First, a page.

We’ve talked a lot about the historic flashpoint that was 2020. Devastating pandemic. Political strife. Civil unrest. Sudden and abrupt economic distress. There were more than a few bad things to say about the state of things in 2020.
And yet, in stark contrast, 2020 was a record year for the real estate and housing industry. We saw record refinance volume, strong purchase demand and, overall, an incredibly good year for a sector of the economy that many took pleasure in deriding for its role in the 2008 meltdown. Quite the opposite for 2020. Odds are high that if you did business that was impacted in any way by real estate, housing, mortgage or settlement services, your company had a fantastic year in many ways. Housing, in fact, may have played a huge role in keeping the overall U.S. economy from the brink, as well as fueling the quick comeback we seem to be experiencing (inflation notwithstanding).
There are two sides to that boom, however. I recently saw a great article addressing a growing homeownership gap and the likelihood of amplified housing inequality. It appears the boom year for housing didn’t benefit everyone equally. The author describes the problem deftly:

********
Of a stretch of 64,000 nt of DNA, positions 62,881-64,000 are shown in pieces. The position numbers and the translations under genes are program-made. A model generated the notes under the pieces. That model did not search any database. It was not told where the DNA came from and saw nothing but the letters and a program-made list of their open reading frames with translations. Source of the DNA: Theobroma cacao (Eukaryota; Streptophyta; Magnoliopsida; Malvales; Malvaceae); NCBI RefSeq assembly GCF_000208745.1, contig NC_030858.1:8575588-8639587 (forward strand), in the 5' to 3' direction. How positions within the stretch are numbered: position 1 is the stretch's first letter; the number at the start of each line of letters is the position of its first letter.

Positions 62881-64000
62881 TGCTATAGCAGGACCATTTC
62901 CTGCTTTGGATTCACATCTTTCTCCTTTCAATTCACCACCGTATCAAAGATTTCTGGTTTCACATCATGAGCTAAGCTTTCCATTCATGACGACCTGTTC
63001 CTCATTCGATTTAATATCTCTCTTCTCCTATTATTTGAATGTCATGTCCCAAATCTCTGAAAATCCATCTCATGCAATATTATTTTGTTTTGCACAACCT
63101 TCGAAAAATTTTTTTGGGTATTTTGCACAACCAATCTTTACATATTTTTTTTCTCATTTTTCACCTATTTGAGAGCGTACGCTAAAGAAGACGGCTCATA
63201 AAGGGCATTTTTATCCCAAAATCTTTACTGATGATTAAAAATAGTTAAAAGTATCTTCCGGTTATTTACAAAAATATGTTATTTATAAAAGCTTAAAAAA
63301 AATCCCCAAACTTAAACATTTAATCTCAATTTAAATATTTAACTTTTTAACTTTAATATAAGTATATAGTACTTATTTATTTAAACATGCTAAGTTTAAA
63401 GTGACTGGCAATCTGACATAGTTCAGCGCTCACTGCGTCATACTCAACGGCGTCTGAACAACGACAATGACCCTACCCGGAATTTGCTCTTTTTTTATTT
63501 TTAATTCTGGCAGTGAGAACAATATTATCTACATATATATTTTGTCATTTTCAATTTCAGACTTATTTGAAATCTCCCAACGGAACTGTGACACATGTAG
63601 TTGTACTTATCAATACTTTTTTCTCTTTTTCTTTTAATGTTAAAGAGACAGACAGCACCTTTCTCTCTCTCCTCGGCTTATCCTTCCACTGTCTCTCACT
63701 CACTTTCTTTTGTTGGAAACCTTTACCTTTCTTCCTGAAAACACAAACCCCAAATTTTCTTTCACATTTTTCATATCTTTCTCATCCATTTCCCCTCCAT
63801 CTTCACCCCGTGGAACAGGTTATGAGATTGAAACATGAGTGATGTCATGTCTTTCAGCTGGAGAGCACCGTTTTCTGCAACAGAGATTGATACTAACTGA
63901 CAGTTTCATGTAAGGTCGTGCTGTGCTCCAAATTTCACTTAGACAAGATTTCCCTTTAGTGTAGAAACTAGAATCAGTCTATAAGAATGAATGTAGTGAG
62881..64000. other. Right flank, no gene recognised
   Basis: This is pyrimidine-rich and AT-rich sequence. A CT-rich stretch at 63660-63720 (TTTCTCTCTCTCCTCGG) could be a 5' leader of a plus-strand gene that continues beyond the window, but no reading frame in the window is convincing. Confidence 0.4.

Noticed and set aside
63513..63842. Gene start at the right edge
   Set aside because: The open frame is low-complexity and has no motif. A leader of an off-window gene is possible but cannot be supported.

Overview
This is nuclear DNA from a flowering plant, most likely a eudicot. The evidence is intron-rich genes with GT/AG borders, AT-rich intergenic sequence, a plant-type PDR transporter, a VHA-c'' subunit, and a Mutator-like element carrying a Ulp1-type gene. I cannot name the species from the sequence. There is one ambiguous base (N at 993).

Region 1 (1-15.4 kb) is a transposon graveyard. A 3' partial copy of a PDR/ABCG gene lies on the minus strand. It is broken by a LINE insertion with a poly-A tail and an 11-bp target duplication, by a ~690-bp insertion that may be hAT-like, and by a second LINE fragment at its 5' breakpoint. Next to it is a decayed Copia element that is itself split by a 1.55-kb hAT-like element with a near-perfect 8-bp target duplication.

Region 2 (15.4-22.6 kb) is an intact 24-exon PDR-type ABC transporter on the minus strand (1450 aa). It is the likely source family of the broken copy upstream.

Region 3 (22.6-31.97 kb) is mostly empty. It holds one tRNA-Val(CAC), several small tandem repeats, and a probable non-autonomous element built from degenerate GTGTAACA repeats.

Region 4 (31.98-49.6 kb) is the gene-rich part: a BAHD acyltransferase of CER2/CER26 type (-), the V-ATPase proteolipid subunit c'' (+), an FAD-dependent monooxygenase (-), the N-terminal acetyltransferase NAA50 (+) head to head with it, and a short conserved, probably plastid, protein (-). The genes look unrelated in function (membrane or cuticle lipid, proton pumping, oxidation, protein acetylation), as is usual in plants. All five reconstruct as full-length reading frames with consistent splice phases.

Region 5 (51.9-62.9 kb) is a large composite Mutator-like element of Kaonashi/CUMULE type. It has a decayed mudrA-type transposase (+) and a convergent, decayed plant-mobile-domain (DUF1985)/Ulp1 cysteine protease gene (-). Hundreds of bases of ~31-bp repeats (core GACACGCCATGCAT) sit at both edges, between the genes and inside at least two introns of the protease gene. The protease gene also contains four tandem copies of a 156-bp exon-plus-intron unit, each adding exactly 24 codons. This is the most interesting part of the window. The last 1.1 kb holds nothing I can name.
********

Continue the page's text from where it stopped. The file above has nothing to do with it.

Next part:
“On one side, many millennials were able to save money after ditching sky-high rents in major cities. This accelerated their ability to buy homes. They and other wealthier buyers began relocating to more cost-effective areas, scooping up property and leading to a hot market with rising prices.
Meanwhile, many lower-income demographics and families of color were hit harder financially by the pandemic. Blue-collar workers who often had no work-from-home option were laid off as companies struggled to stay above water. And on the housing front, lower-income renters began to fall late on payments, pushing back homeownership dreams as they struggled to avoid eviction. Homeowners who lost their jobs, meanwhile, relied on government-imposed foreclosure moratoriums and other financial assistance to stay in their homes.”
Please do check out the article—it’s an insightful read. A short blog posting isn’t really the forum for drilling down too deeply, but the point I believe is tremendously important for all of us to take in. (In fact, we’ll likely address it again here or somewhere like LLL.)
With prosperity and fortune comes responsibility. Especially in a society powered by capitalist ideals. We in the housing industry have experienced the downside of the economy before. But we are blessed to be in the position we are in today. We have an obligation to use that position for a greater good as well—and we can start by taking a stronger and deeper look at what the American Dream means for all Americans, and how our industry can make it easier to achieve. Not just for some of them.
Got an idea for Deeper Thoughts or LLL? Have an example of where our industry could use a bit of clarity? Email me at firstname.lastname@example.org.